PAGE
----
E-Alert Case Updates
Maryland Court of Appeals Affirms that Non-Binding Arbitration Provisions Will Not Toll the Relevant Statute of Limitations
Kumar v. Dhanda
In Kumar v. Dhanda, Judge Green of the Maryland Court of Appeals held that a non-binding arbitration clause will not toll the relevant cause of action’s statute of limitations. The Court rejected Dr. Shailendra Kumar’s (“Petitioner’s”) argument that the three-year statute of limitations for his breach of contract claims against Dr. Anand M. Dhanda (“Respondent”) did not begin to “accrue” until after the completion of mandatory arbitration. See MD. CODE ANN., CTS. & JUD. PROC. § 5-101. Rather, the Court affirmed the Circuit Court for Montgomery County’s decision to dismiss the action because arbitration did not serve to toll the statute of limitations on Petitioner’s claims, despite being a contractual condition precedent to litigation.
Petitioner’s claims against Respondent stemmed from a single employment agreement (“the contract”). Both parties entered into the contract on August 29, 2001, in which Respondent agreed to work as a doctor in Petitioner’s urology practice through August 31, 2002. Additionally, the contract provided a non-compete clause prohibiting Respondent from practicing near Petitioner or accepting Petitioner’s patients until August 2005. The contract also included a mandatory, non-binding arbitration clause.
When the contract terminated on August 31, 2002, neither party sought to renew the contract. Shortly thereafter, Respondent filed suit against Petitioner for breach of contract. On February 26, 2003, Petitioner filed a Motion to Compel arbitration, which was granted on April 24, 2003. For two (2) years the parties took no action against each other, until Petitioner filed in the Circuit Court for Baltimore City to compel arbitration and appoint an arbitrator. Petitioner included substantive claims for breach of contract and breach of the non-compete provision, but agreed to withdraw the substantive claims if the Court compelled arbitration. The Circuit Court simply dismissed the claims and refused to compel arbitration.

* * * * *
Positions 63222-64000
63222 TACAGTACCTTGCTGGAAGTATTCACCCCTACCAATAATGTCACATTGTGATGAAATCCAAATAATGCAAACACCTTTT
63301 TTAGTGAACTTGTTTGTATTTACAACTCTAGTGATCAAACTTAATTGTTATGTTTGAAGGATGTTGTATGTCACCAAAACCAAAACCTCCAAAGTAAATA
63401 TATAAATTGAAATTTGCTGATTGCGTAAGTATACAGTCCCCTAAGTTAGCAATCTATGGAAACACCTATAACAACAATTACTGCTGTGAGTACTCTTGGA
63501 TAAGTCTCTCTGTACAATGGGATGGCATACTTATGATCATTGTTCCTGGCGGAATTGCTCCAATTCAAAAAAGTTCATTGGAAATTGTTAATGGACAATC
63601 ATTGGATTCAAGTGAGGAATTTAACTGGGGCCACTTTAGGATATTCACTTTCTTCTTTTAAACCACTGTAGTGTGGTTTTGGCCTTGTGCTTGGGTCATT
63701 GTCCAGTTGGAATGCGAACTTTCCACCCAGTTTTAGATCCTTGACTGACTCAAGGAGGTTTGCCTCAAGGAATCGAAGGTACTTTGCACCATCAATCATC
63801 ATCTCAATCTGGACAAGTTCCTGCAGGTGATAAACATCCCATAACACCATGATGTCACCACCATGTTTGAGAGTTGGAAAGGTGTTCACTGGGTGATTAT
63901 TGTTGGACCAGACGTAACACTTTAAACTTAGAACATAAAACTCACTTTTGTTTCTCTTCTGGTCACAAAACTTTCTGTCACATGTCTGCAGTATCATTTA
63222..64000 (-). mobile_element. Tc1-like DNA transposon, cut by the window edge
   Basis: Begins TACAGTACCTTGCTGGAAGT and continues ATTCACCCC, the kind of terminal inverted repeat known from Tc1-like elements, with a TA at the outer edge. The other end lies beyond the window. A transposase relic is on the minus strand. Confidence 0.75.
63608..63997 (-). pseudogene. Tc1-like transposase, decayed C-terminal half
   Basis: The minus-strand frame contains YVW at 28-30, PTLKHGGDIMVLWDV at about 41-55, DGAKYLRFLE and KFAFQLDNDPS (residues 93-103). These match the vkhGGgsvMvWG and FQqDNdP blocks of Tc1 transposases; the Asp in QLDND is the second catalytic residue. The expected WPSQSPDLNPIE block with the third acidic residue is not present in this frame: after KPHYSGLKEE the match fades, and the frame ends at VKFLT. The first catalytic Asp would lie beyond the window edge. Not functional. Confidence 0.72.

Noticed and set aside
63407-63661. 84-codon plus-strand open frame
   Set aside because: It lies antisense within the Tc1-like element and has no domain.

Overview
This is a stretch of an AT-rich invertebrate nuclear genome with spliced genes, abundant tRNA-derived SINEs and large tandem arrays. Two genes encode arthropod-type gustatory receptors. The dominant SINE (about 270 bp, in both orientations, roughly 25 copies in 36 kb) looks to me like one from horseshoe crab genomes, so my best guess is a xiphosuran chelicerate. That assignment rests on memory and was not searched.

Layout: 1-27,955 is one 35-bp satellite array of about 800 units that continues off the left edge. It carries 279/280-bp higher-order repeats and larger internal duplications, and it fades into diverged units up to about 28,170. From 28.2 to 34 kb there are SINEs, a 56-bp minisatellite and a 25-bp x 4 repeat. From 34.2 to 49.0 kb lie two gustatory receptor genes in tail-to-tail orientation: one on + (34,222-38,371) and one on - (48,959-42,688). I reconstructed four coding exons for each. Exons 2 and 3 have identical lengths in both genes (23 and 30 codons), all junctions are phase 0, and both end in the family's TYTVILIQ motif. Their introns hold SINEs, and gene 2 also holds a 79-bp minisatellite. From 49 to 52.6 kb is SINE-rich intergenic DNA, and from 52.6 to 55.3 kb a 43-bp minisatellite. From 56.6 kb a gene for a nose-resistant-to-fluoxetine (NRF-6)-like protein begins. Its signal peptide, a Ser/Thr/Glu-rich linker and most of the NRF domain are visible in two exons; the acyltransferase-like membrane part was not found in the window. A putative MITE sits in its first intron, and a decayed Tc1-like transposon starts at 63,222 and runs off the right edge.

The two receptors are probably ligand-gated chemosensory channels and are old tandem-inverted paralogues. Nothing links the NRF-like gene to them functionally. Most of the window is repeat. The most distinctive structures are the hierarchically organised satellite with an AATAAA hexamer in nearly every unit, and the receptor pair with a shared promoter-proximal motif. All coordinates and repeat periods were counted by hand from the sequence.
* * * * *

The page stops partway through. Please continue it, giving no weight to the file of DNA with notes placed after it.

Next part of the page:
On August 20, 2006, the Circuit Court for Baltimore City granted Petitioner’s previous petition to compel arbitration. After the arbitrator denied any relief to Petitioner, he waited almost one year—until March 16, 2009—to bring an action for breach of contract that occurred between 2002 and 2005. The Circuit Court for Montgomery County dismissed Petitioner’s action as barred by the three-year general statute of limitations. CTS. & JUD. PROC. § 5-101. The Court of Special Appeals affirmed the Circuit Court’s decision. Kumar v. Dhanda, 198 Md.App. 337, 17 A.3d 744 (2011).
Petitioner argued that the three-year statute of limitations did not begin to accrue until the arbitration award was issued on June 20, 2008. Therefore, Petitioner argued, he had until June 20, 2011 to file his action. Respondent countered that the statute of limitations began to accrue at the time of the alleged breaches. Under Respondent’s reasoning, the latest possible date for accrual was the contract’s termination date, August 31, 2005. Therefore, Respondent argued, Petitioner’s action was barred when he filed on March 16, 2009, more than three years after August 31, 2005.
In his opinion, Judge Green agreed with Respondent that Petitioner’s claims were barred by the statute of limitations. Affirming the Court of Special Appeals’ decision, the Court of Appeals found that mandatory, non-binding arbitration did not toll the statute of limitations, despite being a contractual condition precedent to litigation. Particularly important to the Court was the fact that Petitioner was not precluded by the contract’s language from filing an action and seeking a stay pending arbitration. Judge Green observed that the Maryland Uniform Arbitration Act specifically allows for stays of court proceedings pending arbitration. MD. CODE ANN., CTS. & JUD. PROC. § 3-209. The Court also emphasized that while arbitration may not toll the statute of limitations, mandatory arbitration provisions must, nevertheless, be enforced as a term agreed upon by the parties.
In applying the statute of limitations to the facts at hand, the Court found that Petitioner’s cause of action accrued more than three years prior to filing. In addition, the Court found no applicable exception that would toll the statute of limitations in this case. Judge Green interpreted this statutory silence regarding a relevant exception as indicative of the Legislature’s intent not to toll statutes of limitations for arbitration. Therefore, Petitioner’s claims were dismissed, and his argument was rejected as contrary to legislative intent.
|©2008 Maryland Defense Counsel, Inc. All Rights Reserved.|